Dan Conner has often been described as one of John Goodman's most famous roles.[6] In an article about television dads, The Post and Courier editor Mindy Spar began discussing how 1990s TV dads became goofier than dads from earlier decades, calling Dan more like one of the children than the father. IGN editor Edgar Arce called Dan Conner a prototypical everyman.[1]

MSNBC commentator Gael Fashingbauer Cooper called Dan one of the first TV dads to be seen struggling to make ends meet. She also praised the character, stating that without him, the Conner family home would not be able to last. She added that in the later seasons, the series took risks with the character, mentioning his heart attack, his affair with another woman, and the revelation that the later seasons were a work of fiction and he had actually died of the heart attack. She compared this revelation to the revelation of Lieutenant Colonel Henry Blake's death in the M*A*S*H television series.[7]

The relationship between Roseanne and Dan Conner has received praise. An article in the Sarasota Herald-Tribune called their relationship realistic, commenting that while they mock each other, viewers can feel their love while they deal with the kinds of problems real families face.[8] During the final season, Dan and Roseanne live apart after Dan cheats on Roseanne. Daily News editor David Bianculli stated that while they were the most entertaining and realistic couples on television, they were one of the least during their separation.[9]

The potential absence of Dan from all or most of the next season prompted Phil Rosenthal of the Los Angeles Daily News to describe it as a rare occasion where ending the show would be preferred to doing without. Robinson described Dan's potential absence as leaving a tremendous void, owing to his ability to make everyone around him better.[4] The revelation that Dan actually died and the latter part of the series being a work of fiction was not well received.[10]


John Goodman was nominated for several awards throughout his portrayal of Dan Conner, winning four, including one Golden Globe in 1993.


Syndication, 1989

  • Golden Globes: Best Performance by an Actor in a TV-Series - Comedy/Musical, 1993
  • Viewers for Quality Television Series: Best Actor in a Quality Comedy Series, 1992
  • Emmy Awards: Outstanding Lead Actor in a Comedy Series, 1995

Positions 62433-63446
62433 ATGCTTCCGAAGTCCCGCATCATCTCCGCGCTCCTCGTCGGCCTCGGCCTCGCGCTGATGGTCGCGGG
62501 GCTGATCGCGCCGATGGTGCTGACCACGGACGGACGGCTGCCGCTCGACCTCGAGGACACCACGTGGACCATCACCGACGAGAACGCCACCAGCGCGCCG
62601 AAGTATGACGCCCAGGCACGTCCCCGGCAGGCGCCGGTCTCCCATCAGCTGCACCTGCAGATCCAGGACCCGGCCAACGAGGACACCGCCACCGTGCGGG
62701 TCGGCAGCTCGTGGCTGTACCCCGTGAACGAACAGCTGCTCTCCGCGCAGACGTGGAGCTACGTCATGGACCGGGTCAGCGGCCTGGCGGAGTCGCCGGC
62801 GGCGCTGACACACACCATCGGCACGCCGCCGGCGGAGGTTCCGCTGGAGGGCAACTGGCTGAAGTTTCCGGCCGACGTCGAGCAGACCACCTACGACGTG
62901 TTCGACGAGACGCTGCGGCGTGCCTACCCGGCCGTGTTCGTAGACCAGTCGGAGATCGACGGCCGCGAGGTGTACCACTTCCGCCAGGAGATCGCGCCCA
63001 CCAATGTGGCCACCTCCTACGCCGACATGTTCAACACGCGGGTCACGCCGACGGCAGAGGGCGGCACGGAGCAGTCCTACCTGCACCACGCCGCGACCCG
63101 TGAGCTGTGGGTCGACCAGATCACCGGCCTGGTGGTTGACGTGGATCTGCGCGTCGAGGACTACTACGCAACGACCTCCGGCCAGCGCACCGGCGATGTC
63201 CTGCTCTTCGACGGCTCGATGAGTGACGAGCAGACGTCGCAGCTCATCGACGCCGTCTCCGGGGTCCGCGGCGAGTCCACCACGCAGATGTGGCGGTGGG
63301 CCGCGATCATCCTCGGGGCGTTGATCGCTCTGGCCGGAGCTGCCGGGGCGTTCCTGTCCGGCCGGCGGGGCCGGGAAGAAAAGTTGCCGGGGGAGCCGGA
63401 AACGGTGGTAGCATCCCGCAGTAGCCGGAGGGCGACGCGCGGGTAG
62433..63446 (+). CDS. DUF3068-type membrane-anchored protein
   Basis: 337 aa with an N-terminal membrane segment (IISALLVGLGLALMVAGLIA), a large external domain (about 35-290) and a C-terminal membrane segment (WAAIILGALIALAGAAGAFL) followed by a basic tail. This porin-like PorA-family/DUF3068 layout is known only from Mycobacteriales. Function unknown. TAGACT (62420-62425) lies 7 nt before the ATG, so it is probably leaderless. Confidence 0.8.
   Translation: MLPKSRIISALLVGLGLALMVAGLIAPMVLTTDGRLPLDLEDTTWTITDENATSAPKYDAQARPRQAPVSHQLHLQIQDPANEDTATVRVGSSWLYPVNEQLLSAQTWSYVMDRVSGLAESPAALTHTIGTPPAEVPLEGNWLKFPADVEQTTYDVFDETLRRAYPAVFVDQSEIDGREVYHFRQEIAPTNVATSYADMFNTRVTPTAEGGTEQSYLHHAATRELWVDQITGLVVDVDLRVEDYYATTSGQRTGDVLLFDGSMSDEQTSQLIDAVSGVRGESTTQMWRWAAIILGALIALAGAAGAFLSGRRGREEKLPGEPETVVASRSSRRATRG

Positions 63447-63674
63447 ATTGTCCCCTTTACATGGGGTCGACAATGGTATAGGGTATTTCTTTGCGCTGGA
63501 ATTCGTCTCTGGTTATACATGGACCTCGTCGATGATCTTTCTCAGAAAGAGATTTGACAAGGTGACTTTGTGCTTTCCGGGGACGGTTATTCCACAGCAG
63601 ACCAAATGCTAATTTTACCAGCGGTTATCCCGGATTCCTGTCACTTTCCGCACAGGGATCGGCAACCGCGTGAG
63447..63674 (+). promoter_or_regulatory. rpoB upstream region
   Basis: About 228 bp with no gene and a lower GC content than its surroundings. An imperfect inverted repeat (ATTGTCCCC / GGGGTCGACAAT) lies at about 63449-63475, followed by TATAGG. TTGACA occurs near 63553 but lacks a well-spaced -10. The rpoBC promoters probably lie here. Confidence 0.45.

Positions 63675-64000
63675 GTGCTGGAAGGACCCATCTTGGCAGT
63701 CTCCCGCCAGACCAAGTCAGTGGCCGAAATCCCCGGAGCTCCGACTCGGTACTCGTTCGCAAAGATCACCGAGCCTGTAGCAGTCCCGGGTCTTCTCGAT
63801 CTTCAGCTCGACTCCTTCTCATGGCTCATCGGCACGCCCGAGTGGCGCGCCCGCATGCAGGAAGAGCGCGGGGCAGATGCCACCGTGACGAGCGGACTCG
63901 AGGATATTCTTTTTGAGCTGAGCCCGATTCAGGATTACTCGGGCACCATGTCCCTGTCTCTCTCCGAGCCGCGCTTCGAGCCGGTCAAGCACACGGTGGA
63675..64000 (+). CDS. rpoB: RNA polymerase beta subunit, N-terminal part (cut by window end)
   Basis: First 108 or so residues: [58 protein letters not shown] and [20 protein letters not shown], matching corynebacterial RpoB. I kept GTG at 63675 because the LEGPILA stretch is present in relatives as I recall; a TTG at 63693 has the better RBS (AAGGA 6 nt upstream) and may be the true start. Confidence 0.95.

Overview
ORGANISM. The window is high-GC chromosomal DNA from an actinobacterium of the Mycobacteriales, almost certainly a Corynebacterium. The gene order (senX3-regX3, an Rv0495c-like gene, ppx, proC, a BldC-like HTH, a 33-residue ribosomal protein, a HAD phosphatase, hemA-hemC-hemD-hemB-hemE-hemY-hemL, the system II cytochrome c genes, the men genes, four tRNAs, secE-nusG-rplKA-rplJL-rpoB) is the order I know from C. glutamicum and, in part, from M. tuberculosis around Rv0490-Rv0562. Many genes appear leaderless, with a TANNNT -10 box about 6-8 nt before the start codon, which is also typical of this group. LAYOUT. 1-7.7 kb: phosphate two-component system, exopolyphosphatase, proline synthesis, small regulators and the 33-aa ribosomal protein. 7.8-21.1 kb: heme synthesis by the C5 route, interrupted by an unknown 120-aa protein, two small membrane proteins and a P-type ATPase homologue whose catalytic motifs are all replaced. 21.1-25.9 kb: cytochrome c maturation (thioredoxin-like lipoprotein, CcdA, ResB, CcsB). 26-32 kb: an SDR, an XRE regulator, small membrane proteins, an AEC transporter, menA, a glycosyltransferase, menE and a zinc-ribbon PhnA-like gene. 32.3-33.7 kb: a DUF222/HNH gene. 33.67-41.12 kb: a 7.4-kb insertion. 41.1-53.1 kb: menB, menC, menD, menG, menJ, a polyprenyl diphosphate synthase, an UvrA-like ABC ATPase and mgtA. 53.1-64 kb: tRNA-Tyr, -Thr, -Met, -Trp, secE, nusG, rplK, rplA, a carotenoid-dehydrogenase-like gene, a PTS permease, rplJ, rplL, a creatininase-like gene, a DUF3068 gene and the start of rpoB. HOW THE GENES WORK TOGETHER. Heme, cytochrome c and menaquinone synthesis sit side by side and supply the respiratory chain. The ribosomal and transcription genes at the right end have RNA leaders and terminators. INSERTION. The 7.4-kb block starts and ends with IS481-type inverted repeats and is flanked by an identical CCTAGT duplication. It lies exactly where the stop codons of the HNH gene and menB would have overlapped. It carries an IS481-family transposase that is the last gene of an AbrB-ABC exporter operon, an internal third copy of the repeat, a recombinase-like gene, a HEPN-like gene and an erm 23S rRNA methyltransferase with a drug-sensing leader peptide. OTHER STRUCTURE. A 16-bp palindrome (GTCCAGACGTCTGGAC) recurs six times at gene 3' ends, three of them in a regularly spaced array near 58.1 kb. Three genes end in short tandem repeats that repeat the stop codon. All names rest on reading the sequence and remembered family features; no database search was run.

• Emmy Awards: Outstanding Lead Actor in a Comedy Series, 1994
  • Emmy Awards: Outstanding Lead Actor in a Comedy Series, 1993
  • Emmy Awards: Outstanding Lead Actor in a Comedy Series, 1992
  • Emmy Awards: Outstanding Lead Actor in a Comedy Series, 1991
  • Emmy Awards: Outstanding Lead Actor in a Comedy Series, 1990
  • Emmy Awards: Outstanding Lead Actor in a Comedy Series, 1989
  • Golden Globes: Best Performance by an Actor in a TV-Series - Comedy/Musical, 1991
  • Golden Globes: Best Performance by an Actor in a TV-Series - Comedy/Musical, 1990
  • Golden Globes: Best Performance by an Actor in a TV-Series - Comedy/Musical, 1989
  • Screen Actors Guild Awards: Outstanding Performance by a Male Actor in a Comedy Series, 1995
  • TV Land Awards: Favorite Elvis Impersonation, 2007


  1. ^ a b "Roseanne - The Complete First Season Review". IGN. 2005-08-31. Retrieved 2009-03-09. 
  2. ^ "Goodman staying". Daily News. 1995-10-20. Archived from the original on 2009-07-28. Retrieved 2009-03-09. 
  3. ^ The Miami Herald. April 21, 1996.
  4. ^ a b c Phil, Rosenthal (16 March 1996). "Casting Their Fate to the Wind". Los Angeles Daily News. Los Angeles, California. 
  5. ^ Barovick, Harriet; Derrow, Michelle; Gray, Tam; Levy, Daniel; Lofaro, Lina; Spitz, David; Tartakovsky, Flora; Taylor, Chris (1999-06-21). "TV Dads: Who Brings Home How Much Bacon". Time. Retrieved 2009-03-09. 
  6. ^ "Broadway leaps into spring". The Christian Science Monitor. 2009-02-13. Retrieved 2009-03-09. 
  7. ^ "A toast to TV's best (and worst) dads". MSNBC. 2004-06-17. Retrieved 2009-03-09. 
  8. ^ "Christmas in a box; DVD, CD sets make great gifts". Sarasota Herald Tribune. Sarasota, Florida. 2 December 2005. 
  9. ^ "Two Old Sitcoms Going Rancid". Daily News. 1997-02-26. Retrieved 2009-03-09. 
  10. ^ "TV Eye". The Austin Chronicle. 1997-06-05. Retrieved 2009-03-09.